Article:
In Virginia, when you are arrested on a felony warrant you essentially have a right to three hearings. The first, a few days after your arrest, is an arraignment. At that hearing, the Judge will advise you of your rights, inform you of exactly what you are charged with, and discussing legal representation with you. Your next hearing will generally be the preliminary hearing. This is a hearing that every defendant in this situation has a right to under the Virginia Code. Section 19.2-218 of the Code of Virginia guarantees that any person arrested for a felony will have a preliminary hearing, which is to be held in either the general district court or the juvenile and domestic relations district court.
This hearing is to determine if there was probable cause to arrest you for the offense that you were arrested for. It is a low standard and most hearings result in the charges being approved to go the grand jury (a process known as being “certified”). Probable cause can best be explained as the government having to show that the defendant “probably” did what he or she was arrested for. The court has no power to convict the defendant of a felony at this stage. It is meant to protect that defendant by ensuring that there is at least probable cause to move forward with the charges.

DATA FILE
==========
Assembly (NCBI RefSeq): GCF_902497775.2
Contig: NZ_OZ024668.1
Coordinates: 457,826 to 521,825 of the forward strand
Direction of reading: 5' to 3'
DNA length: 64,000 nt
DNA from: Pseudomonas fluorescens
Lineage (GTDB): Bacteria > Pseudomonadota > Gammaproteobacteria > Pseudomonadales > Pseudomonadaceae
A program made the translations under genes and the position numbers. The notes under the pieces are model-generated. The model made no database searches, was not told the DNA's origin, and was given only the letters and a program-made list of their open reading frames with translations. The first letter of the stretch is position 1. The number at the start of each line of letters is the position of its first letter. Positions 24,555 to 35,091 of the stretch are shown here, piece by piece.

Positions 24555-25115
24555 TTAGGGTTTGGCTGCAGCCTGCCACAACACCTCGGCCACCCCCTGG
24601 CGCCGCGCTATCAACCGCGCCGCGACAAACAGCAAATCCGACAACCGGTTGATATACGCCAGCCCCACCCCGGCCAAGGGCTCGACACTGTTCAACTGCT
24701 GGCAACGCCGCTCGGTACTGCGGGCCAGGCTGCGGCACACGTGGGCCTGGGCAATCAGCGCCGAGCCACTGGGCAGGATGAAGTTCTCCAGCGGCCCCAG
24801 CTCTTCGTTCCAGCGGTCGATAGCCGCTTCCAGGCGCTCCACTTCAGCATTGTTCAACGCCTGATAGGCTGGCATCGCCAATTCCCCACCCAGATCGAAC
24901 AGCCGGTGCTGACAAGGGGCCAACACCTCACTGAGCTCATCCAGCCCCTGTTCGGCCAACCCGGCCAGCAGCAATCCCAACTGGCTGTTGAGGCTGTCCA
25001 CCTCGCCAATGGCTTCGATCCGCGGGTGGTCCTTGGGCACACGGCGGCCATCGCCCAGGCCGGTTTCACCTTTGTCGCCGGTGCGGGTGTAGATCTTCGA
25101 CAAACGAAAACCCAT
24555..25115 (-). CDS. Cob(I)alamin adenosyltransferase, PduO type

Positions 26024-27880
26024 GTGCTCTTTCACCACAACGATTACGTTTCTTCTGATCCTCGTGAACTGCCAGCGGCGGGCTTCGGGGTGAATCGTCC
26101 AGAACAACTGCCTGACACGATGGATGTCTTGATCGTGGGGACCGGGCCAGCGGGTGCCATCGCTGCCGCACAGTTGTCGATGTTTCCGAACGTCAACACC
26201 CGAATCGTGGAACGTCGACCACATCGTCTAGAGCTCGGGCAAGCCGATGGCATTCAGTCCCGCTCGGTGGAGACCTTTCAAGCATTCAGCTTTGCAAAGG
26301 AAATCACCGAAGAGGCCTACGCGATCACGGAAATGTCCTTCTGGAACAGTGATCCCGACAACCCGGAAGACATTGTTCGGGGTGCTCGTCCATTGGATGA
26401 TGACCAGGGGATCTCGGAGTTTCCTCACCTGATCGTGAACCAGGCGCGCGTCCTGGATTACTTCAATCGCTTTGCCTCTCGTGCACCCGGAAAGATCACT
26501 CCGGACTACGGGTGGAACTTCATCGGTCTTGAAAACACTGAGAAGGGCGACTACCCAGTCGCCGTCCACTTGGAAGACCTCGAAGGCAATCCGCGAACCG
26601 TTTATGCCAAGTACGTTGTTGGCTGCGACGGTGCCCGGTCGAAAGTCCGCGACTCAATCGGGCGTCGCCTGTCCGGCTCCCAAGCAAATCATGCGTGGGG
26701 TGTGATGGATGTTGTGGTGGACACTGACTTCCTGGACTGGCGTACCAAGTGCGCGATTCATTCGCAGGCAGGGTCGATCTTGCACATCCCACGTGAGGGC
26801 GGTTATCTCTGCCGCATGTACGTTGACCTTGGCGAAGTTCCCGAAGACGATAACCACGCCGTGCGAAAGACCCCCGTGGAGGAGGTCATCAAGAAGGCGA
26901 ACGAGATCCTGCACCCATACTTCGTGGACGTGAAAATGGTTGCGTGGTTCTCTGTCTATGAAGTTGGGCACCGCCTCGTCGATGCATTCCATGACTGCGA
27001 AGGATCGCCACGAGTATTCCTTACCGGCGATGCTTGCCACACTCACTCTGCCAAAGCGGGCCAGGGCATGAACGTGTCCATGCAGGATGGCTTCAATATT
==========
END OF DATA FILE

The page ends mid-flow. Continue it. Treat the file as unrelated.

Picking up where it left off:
However, there is another legal doctrine, known as nolle prosequi (nolle pros, for short), which allows the government to choose to not proceed forward with a charge at a particular time. Virginia Code Section 19.2-265.3 allows for this, but also requires that the Commonwealth show good cause for the motion. A practice has been growing for a number of years wherein the Commonwealth’s Attorney uses the nolle prosequi to stop the prosecution prior to the preliminary hearing, and then obtain an indictment from the grand jury directly. This shields the Commonwealth’s evidence from any disclosure at the preliminary hearing. This can be used when the Commonwealth wants to protect the identity of a witness, such as an informant. However, Virginia’s Courts have all but eviscerated that “good cause” requirement and generally allow the Commonwealth to nolle pros a charge at their discretion. Further, it has been held that this decision cannot be appealed from the general district court.
If a nolle pros is granted, the charge is dismissed, but can be brought back. Since the charge is gone, the defendant who has been held in jail loses credit for that time if later convicted on the new charge. If rearrested, then the defendant may have to post a new bond. There are many negatives to this conduct, and until the courts starts enforcing the “good cause” requirement then these consequences will continue to face defendants.
If you need a felony defense attorney, call The Law Office of Kevin R. Pettrey, PLC, right away. We know how to handle these cases.